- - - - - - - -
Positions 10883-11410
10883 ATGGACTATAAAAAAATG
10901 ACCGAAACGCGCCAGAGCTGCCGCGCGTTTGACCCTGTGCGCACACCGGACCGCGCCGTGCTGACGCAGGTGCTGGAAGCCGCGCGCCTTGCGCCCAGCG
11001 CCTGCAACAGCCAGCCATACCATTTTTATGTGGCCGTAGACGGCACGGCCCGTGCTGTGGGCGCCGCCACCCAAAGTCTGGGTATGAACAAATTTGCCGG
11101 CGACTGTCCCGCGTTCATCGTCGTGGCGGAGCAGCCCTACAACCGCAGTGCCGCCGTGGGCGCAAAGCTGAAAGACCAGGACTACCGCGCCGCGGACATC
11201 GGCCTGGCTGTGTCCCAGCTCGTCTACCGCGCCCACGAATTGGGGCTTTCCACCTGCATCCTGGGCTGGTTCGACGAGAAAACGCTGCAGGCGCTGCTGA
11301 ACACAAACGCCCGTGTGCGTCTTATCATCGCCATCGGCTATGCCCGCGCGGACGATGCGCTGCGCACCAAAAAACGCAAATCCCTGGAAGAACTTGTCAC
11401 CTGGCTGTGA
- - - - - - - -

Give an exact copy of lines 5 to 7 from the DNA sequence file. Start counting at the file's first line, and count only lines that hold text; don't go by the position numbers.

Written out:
11101 CGACTGTCCCGCGTTCATCGTCGTGGCGGAGCAGCCCTACAACCGCAGTGCCGCCGTGGGCGCAAAGCTGAAAGACCAGGACTACCGCGCCGCGGACATC
11201 GGCCTGGCTGTGTCCCAGCTCGTCTACCGCGCCCACGAATTGGGGCTTTCCACCTGCATCCTGGGCTGGTTCGACGAGAAAACGCTGCAGGCGCTGCTGA
11301 ACACAAACGCCCGTGTGCGTCTTATCATCGCCATCGGCTATGCCCGCGCGGACGATGCGCTGCGCACCAAAAAACGCAAATCCCTGGAAGAACTTGTCAC